Finally, the supervisor came out and asked what was going on. I explained it to him, the woman again stated I had no purpose, and he pointed out that my purpose was “Other.” I only tell you this because it pays to read all the rules, stay calm, and stick to your guns.

The last 3 years, I used the “Other” visa category, kept the same purpose, and was never questioned again. Also, in 2022 the Romanian government authorized a digital nomad clause in the “Other” section, so it should be easier in the future.

After all my documents were verified and approved, they took a photo and told me to come back in 30 days. My 1-year resident card was waiting for me 30 days later. I’ve renewed for the last 3 years without a problem.

How does the cost of living in Romania compare to the United States?

Romania is not part of the Eurozone, however many things (such as my rent) are negotiated and contracted in Euros.

The cost of living is significantly lower than the U.S. My one-bedroom apartment with modern appliances (dishwasher, microwave, medium size refrigerator, washing machine but no dryer) was 550 euros. It was in a nice part of Cluj (about 30 min walk from the center of town), which is the second largest city in the country and considered more expensive than Bucharest, the capital of Romania.

A modern apartment building at dusk
Randy’s first apartment building in Cluj

I now live in a two-room apartment on the ground floor with a yard (for our dogs) for 900 euros. Utilities (electric, gas, internet) cost between $250-$350. They used to be much less, but during COVID there was a 30% increase.

Food is about $400-$500 per month for two people, also about a 40% increase since COVID.

You can get just about anywhere in the city on a scooter in less than 30 minutes, an Uber in 15-20 minutes for about $5, or public bus in about 30 min for 75 cents.

Gas is expensive, as it is all over Europe. My fiancé has a car, but I don’t know much about the process of buying one and we don’t use it much unless we are going outside the city.

Movies cost about 4 euros per ticket. A local beer at a brewery is 3-7 euros. A meal at a decent restaurant is between 14-20 euros. There are also common U.S. food chains such as Starbucks, McDonalds, KFC, and Taco Bell.

I paid for a membership at a local gym for about $25/month. A 1-hour sports massage is about $20. I have a trainer for less than $20/session.

I use the magicJack app to maintain a U.S. phone number to conduct all banking and official U.S. business. The phone plan here is really cheap (12 Euros for unlimited national minutes and 250 G of data).

Do you speak Romanian? If not, is it difficult to navigate daily life?

I don’t speak any Romanian and I’ve never had a problem. Just about everyone speaks some English and almost everyone under 35 speaks English well.

There is cable TV with English channels and all of the movies are in English with subtitles.

The salt mine near Cluj, complete with an indoor amusement park!

What do you do for medical care? Do you have a local health insurance plan?

For my initial visa application, I had to purchase private health insurance. After the first year, the government required that I sign up for national health insurance. Romanian health insurance is not considered very good, though I can use them if I want.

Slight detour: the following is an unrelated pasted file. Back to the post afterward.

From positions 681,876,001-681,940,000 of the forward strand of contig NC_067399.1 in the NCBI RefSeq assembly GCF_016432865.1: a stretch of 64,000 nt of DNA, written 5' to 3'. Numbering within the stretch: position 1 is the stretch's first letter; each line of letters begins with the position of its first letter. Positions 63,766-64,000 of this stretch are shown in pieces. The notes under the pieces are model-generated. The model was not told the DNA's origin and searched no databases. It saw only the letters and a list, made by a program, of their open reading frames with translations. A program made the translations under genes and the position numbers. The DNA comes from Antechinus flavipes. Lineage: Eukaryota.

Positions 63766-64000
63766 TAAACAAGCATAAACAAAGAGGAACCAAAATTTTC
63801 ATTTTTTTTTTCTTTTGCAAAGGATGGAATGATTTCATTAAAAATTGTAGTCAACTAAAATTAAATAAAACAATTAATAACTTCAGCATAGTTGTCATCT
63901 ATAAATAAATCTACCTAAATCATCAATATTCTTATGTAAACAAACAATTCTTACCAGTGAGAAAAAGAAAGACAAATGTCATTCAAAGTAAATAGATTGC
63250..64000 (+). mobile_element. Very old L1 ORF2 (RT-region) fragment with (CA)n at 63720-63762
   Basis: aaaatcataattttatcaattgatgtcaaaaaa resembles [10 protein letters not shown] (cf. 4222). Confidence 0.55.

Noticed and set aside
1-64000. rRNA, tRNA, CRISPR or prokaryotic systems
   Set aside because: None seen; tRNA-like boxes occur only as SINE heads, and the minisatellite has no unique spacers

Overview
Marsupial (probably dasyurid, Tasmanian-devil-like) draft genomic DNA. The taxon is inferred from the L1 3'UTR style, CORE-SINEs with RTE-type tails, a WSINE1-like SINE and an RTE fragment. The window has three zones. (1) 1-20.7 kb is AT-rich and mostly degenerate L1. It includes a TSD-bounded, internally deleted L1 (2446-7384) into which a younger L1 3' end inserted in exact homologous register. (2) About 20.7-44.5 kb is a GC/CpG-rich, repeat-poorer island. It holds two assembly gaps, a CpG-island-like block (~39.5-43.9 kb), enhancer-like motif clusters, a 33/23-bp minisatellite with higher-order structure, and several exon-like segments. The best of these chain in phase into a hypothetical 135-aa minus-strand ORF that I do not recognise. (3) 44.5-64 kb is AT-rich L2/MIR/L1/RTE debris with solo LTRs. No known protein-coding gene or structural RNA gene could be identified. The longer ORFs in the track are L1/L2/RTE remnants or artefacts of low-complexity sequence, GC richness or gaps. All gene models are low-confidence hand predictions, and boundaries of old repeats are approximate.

The few times I sought health care, I went to a private service called Regina Maria, which is considered one of the best in the country.

General practitioner and specialist appointments cost about $50. My specific blood test cost $20, and my sonogram and ultrasound cost about $30 each. Of course, depending on what you need to get done, this could be an expensive way to go, but nothing compared to the U.S. Everyone speaks excellent English.

I’m also on TRICARE from my military retirement. TRICARE doesn’t have any network service providers in Cluj, but I can submit my receipts and file claims, though I haven’t done that yet.

| Related Reading: How to Use TRICARE Overseas

I also have a VA disability, so I can use the VA Foreign Medical Program to get reimbursed for healthcare expenses that relate to my disability, but I haven’t used this either.

I go back to the U.S. to visit family every year, and I use that time to get my provider to do a physical and labs. That has worked for me so far.

I had one problem when Romania came out with a digital app to track COVID and it took me about 60 days to get into the system. Other than that, I haven’t had any problem and I can usually see someone in the private healthcare industry in less than a week.

Is there anything you wish you had known or done differently prior to moving to Romania?

I only wish I had a mentor to walk me through a few things with the visa.

I had spent a lot of time in foreign countries before I arrived in Romania, so for the most part, I figured everything out easily enough, and it wasn’t any different than the growing pains in any other country.

(Not sure where to live overseas? Here are 24 questions to help you find your spot.)

I did try to ship a lot of things by mail from the U.S. to my address here, and I had to pay tax on everything, even the things that I already owned (clothes and books and such). So, that would have been good to know.

Tell us about your daily life in Romania!

I wake up and either walk or take public transportation to and from the gym (about 2 miles). Then, I eat breakfast and spend time with my dogs.

Around noon I start working (I’m a freelance author and editor). Most of my clients are in the U.S., so twice a week I might be on Zoom calls until 3-4 a.m., but usually I’ll work until about 6 p.m. in my home office.